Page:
Universal health care is fundamental to Canadian citizenship — it’s an expression of the values that draw us together. Despite this, health care has become less a national program and more an uneven patchwork of services. National leadership is absent just when the demand for health care and the confusion over the delivery of private care are growing. Stephen Harper has compromised the future of health care. Federal dollars will shrink. Funding will be tied to the Gross Domestic Product (GDP) of provinces, with poorer provinces receiving less than their more affluent counterparts. 

The Green Party believes that Ottawa must provide adequate funding and firm national leadership to guide the effective collaboration needed to strengthen our health care system and to develop national standards for more equitable coverage, to implement a federally-led Pharmacare program, and to bring practical improvements and innovative reforms to a public service we all depend upon.

Canadians have uneven health care coverage because we have no standards for the minimum quality and range of essential health care services that should be available across the country. These standards are implicit in the Canada Health Act.  We need them to be explicit. The Canada Health Act has five general principles – public administration, comprehensiveness, universality, portability, and accessibility, but the federal government has not been applying them to support greater national consistency, apart from imposing an occasional penalty on individual provinces and territories for extra billing.

In 2010 the Premiers announced plans to set up a national agency that would be responsible for the bulk-buying of prescription drugs in order to reduce costs and help relieve the enormous strains on health care budgets. Five years later this initiative is still languishing. Unfortunately, as Roy Romanow notes succinctly, “provincial governments are constantly being played by the pharmaceutical lobby.”  Meanwhile, according to the Canadian Medical Association, Canada is the second highest per capita spender on prescription drugs in the world after the United States.  Distressingly, not only do we have the poorest cost control of medications in the world, but between 2000 and 2010, we also experienced the highest growth rate in drug spending in the world.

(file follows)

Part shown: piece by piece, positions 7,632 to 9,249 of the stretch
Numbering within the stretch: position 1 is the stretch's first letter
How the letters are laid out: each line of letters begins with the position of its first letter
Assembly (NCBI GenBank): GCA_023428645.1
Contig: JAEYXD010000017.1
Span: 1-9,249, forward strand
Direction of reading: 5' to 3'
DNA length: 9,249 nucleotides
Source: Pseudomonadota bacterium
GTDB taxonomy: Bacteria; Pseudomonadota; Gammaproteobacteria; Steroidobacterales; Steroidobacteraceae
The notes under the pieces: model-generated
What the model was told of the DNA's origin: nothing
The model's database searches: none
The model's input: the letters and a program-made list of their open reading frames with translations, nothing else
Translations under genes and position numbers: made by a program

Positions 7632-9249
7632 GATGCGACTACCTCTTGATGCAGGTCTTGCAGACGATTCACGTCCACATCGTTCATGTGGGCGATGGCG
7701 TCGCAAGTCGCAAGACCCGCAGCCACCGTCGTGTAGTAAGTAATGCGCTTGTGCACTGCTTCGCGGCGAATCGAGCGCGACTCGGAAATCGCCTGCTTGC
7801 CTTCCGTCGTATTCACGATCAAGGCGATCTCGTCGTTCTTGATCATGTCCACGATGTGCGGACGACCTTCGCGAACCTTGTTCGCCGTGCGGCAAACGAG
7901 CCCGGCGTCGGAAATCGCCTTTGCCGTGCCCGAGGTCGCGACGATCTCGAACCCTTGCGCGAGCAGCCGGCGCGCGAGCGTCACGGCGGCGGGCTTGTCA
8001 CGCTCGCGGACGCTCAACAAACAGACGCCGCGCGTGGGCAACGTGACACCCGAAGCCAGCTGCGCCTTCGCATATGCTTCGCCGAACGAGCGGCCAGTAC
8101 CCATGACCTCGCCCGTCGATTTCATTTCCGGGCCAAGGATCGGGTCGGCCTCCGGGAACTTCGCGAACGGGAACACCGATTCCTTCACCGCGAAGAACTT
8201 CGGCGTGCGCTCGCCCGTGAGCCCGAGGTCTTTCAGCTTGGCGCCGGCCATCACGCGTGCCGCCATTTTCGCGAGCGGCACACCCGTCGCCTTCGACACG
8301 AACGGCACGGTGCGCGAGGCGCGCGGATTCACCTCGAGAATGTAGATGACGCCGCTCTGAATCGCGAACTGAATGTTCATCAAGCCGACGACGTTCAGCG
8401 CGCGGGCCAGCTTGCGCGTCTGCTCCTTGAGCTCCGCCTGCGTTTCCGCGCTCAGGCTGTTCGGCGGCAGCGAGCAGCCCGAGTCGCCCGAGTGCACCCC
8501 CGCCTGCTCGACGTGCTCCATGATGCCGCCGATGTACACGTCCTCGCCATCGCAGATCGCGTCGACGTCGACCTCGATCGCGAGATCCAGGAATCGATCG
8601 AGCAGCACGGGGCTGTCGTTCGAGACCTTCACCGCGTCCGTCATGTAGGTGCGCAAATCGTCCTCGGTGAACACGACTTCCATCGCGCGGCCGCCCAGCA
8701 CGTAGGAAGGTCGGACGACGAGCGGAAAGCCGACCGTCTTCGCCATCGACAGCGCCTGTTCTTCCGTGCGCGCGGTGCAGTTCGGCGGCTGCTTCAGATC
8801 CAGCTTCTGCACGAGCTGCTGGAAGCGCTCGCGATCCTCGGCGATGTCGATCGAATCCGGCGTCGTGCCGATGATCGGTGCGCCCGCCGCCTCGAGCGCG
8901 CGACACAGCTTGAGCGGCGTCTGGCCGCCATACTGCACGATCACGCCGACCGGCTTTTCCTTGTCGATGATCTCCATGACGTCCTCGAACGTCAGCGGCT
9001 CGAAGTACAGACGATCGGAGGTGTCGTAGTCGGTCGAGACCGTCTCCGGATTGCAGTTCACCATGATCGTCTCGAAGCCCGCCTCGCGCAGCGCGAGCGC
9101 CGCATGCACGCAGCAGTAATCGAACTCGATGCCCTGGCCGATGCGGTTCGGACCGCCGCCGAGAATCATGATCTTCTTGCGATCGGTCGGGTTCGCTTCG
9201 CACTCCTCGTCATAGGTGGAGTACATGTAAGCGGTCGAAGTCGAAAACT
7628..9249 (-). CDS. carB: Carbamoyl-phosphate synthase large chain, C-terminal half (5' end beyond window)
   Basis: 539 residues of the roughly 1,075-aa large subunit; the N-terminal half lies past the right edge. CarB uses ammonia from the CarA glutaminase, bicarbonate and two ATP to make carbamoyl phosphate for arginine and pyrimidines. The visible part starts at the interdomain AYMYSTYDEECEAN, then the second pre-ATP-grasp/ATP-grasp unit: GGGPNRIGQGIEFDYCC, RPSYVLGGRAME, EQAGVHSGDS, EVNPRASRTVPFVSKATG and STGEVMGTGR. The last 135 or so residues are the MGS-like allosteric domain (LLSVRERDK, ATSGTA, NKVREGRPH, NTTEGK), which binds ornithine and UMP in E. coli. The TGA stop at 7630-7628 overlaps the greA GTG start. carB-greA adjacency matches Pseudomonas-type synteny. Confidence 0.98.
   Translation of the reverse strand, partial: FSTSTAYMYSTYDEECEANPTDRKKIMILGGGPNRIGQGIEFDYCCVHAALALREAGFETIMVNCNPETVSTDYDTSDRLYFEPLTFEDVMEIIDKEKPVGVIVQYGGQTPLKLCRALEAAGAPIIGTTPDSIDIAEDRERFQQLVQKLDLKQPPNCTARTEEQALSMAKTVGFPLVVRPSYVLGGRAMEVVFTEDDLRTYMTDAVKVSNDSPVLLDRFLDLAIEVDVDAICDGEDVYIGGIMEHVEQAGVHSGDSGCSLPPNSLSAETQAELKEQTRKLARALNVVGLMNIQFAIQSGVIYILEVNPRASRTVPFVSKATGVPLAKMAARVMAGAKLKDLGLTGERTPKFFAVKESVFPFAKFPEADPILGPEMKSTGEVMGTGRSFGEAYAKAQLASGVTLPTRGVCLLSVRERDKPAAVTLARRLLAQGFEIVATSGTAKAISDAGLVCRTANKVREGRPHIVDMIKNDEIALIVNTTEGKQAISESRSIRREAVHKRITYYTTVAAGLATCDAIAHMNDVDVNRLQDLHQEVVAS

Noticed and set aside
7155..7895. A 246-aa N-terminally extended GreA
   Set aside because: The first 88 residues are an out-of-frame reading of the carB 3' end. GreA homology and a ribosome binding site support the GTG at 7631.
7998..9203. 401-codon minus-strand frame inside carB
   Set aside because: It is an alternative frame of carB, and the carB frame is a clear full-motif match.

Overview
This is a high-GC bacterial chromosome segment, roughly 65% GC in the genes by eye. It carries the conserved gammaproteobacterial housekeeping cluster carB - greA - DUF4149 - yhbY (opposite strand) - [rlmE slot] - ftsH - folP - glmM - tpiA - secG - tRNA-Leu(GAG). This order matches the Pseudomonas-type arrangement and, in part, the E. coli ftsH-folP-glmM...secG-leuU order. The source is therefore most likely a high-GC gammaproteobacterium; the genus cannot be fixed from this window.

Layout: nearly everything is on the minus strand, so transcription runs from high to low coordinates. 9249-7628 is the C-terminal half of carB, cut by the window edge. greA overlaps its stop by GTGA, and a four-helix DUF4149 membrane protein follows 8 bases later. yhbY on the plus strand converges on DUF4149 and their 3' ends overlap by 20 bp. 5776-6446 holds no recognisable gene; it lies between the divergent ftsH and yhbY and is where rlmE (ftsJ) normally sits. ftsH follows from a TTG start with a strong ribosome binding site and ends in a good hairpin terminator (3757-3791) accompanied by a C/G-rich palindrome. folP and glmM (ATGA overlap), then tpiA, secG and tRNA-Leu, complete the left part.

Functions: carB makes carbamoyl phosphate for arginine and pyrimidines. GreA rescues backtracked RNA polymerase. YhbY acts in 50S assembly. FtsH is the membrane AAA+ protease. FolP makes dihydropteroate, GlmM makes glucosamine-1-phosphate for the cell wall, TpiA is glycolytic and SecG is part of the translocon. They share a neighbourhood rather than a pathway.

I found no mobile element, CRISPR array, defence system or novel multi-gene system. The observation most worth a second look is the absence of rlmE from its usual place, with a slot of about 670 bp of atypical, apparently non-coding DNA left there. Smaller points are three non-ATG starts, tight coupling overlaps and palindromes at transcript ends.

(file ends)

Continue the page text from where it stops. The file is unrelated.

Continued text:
We need federal leadership to ensure universal health care.  We need to innovate with a federally-led Pharmacare program in order to provide consistent national coverage for prescription drugs and effective price control across the country.

To facilitate this leadership, we need an intergovernmental body that is clearly and permanently mandated to facilitate compromise and consensus, and to advise both federal and provincial governments on national standards for health care services, including regulation of the mix of private and public care. To this end, the Health Council of Canada could be given more powers, or a Council of Canadian Governments could create a standing council on health care, as has been done in Australia.

The Green Party believes in implementing a federally-led Pharmacare program to ensure that all Canadians have access to a universal prescription drug plan by expanding and coordinating the patchwork of public and private schemes that already provide drug insurance to some twenty-two million Canadians. National Pharmacare would also ensure screening of all drugs for safety and effectiveness by requiring that all provinces participate in the Common Drug Review to address drug safety (based on the approach of the University of British Columbia’s Therapeutics Initiative). The Canadian Medical Association’s 2015 proposal notes that a pan-Canadian plan would save Canadians $7.3 billion a year in costs, yet it would only cost the public sector an additional $1 billion a year. 

We must restore and strengthen the mandate and authority of the Canadian Medical Officer of Health to deal with national pandemics and other public health emergencies. We must also create a federally managed stockpile of crucial medications to be distributed when shortages occur. 


More of the Vision Green for Canadian Health Care is available here.


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